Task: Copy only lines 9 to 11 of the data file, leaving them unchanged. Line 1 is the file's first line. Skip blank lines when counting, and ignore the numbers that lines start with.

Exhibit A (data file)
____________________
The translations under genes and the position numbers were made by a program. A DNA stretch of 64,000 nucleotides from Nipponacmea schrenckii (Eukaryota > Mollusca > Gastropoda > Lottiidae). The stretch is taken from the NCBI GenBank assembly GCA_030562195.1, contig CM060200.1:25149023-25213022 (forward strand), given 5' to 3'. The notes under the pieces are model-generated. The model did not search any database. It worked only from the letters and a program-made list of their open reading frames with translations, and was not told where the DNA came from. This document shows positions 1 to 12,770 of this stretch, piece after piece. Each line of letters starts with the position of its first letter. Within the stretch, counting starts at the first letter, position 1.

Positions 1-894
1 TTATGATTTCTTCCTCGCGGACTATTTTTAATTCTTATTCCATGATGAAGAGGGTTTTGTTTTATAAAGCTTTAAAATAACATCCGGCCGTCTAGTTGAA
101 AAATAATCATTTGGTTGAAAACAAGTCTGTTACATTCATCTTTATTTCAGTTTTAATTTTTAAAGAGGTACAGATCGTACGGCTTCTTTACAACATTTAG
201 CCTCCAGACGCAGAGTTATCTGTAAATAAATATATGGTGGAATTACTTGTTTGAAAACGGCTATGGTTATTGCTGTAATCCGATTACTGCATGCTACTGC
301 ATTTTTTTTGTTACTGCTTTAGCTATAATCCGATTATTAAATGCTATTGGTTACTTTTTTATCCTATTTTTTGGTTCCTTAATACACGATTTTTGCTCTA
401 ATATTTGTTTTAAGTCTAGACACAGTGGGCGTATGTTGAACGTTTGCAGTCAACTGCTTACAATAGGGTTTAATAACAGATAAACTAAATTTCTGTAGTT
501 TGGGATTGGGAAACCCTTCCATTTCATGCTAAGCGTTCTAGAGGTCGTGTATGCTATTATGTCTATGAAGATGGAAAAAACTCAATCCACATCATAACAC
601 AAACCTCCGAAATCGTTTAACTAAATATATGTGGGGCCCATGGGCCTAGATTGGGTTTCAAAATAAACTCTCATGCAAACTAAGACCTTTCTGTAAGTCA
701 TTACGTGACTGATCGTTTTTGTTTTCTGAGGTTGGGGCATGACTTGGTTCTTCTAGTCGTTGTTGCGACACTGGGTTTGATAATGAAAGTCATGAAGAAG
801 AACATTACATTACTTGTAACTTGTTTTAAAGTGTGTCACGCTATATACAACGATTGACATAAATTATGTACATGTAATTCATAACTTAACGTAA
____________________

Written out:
601 AAACCTCCGAAATCGTTTAACTAAATATATGTGGGGCCCATGGGCCTAGATTGGGTTTCAAAATAAACTCTCATGCAAACTAAGACCTTTCTGTAAGTCA
701 TTACGTGACTGATCGTTTTTGTTTTCTGAGGTTGGGGCATGACTTGGTTCTTCTAGTCGTTGTTGCGACACTGGGTTTGATAATGAAAGTCATGAAGAAG
801 AACATTACATTACTTGTAACTTGTTTTAAAGTGTGTCACGCTATATACAACGATTGACATAAATTATGTACATGTAATTCATAACTTAACGTAA